Hats off to Elvis and all that, but Mr. Bach really IS the king! In my opinion (never wrong yet) and that of lots of folks, past and present, JSB sits at the head of the table for European art-music. Historical stuff aside, the real reason is that his music is, for many, far and away the greatest achievement of anyone working in the Euro tradition. Next to JSB, all of the other supposed big names -- Handel, Mozart, Beethoven, etc., are, at best, mere "also wrotes". You agree?
And within the huge repertory JSB left us, the very centre has to be the two hundred or so surviving cantatas. Most professional Euro-art musicians, not to speak of the students, are pretty much clued out on this music since, in general, instrumentalists are familiar with music written for whatever it is that they play. Since the JSB stuff we're dealing with here is primarily vocal, with instrumental accompaniment, it is normally overlooked by "players". In the music world, this results in some very strange life forms indeed. Perhaps the most frequently encountered: the keyboardist who knows only a couple of preludes and fugues from the Well Tempered Clavier whatever. To you, sir or madam, our profound condolences.
And why vocal music? For one thing, singing is more integral to the development of musicianship than playing an instrument is. And the particular music at issue here was all intended to be sung, although the writing sometimes makes you wonder what manner of human Bach had in mind.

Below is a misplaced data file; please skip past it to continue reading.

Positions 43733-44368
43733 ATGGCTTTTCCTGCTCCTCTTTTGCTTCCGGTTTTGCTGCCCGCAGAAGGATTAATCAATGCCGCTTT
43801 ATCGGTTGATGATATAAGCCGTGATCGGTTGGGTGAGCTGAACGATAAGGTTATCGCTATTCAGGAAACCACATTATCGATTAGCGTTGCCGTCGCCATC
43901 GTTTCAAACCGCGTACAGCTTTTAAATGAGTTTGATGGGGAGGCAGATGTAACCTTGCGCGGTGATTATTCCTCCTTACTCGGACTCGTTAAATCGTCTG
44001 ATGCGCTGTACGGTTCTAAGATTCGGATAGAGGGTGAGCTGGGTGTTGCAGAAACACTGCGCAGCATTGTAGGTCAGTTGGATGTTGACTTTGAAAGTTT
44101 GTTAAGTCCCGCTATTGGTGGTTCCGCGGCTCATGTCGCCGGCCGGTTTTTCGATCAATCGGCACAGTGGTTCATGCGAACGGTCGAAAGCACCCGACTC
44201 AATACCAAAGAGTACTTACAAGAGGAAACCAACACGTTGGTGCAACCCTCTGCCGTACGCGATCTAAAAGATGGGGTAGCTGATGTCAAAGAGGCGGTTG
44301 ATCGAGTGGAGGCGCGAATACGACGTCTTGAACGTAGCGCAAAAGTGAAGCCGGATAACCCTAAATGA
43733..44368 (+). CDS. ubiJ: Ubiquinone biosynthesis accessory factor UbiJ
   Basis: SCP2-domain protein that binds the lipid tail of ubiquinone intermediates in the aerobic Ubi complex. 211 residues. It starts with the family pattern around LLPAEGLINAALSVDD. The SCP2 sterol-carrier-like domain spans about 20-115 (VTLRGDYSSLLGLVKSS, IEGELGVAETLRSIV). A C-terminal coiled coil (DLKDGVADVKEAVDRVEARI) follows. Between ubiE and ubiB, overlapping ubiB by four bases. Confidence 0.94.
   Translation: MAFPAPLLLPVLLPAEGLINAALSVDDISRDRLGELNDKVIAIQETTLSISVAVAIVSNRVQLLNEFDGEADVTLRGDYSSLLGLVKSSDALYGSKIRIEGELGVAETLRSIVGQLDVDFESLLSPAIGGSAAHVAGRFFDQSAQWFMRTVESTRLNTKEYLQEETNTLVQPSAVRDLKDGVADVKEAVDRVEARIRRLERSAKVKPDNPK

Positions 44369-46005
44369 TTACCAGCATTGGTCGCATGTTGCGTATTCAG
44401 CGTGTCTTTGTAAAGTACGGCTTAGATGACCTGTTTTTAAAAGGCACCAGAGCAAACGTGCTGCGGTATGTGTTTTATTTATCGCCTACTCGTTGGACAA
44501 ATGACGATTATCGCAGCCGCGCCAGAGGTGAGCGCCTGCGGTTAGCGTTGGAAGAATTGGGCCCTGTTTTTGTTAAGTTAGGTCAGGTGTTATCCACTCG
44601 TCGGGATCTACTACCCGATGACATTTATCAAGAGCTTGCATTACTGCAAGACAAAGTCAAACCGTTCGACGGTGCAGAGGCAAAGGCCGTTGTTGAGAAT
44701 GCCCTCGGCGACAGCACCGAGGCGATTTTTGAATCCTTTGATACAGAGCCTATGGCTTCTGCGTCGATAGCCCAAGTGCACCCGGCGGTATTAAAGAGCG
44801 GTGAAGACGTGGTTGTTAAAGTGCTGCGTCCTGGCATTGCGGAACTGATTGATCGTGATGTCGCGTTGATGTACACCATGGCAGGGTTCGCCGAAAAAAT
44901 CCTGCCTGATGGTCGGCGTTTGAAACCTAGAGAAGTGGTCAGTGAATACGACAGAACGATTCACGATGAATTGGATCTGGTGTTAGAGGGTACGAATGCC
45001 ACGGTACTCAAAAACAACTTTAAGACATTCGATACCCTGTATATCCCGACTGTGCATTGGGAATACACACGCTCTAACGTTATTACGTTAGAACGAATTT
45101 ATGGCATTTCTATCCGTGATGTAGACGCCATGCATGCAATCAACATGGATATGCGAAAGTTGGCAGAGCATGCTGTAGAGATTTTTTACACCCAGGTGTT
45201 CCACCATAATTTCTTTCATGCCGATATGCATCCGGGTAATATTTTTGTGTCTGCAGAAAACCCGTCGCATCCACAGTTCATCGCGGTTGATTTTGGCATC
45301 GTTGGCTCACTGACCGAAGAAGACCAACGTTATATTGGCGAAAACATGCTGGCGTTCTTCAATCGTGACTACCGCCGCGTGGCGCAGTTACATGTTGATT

And a second reason for working on the cantatas. Because Bach was setting words, his dramatic sense often led him to harmonic extremes that could never have come up in a piece of abstract, textless instrumental music. This mostly has to do with his use of modulation. When Bach is describing death or what it's like to be destroyed by guilt, say, he doesn't write party music, let's say. If you are interested in modulation pushed to its outer limits, and dragging your aural perception kicking and screaming along with it, then JSB's cantatas are just the thing for you.
I have been studying the cantatas for several years now, mainly the arias. Most of them are beautiful (some in a masterfully ugly way), and many are very challenging from the point of view of musicianship, which is just a fancy way of saying that they are hard to learn. Beauty and brains, with low levels of redundancy and fluff. That combination puts Bach's arias at the top of my list.
To keep things in perspective though, I do realize that Bach was up to more than writing the world’s greatest vocal music. Because my interest is mainly on the analytical and theoretical side of things, I’ve edited a bunch of his most famous keyboard works in open score. And on and on. Take a look around, there are many treasures here, either for free or for cheap.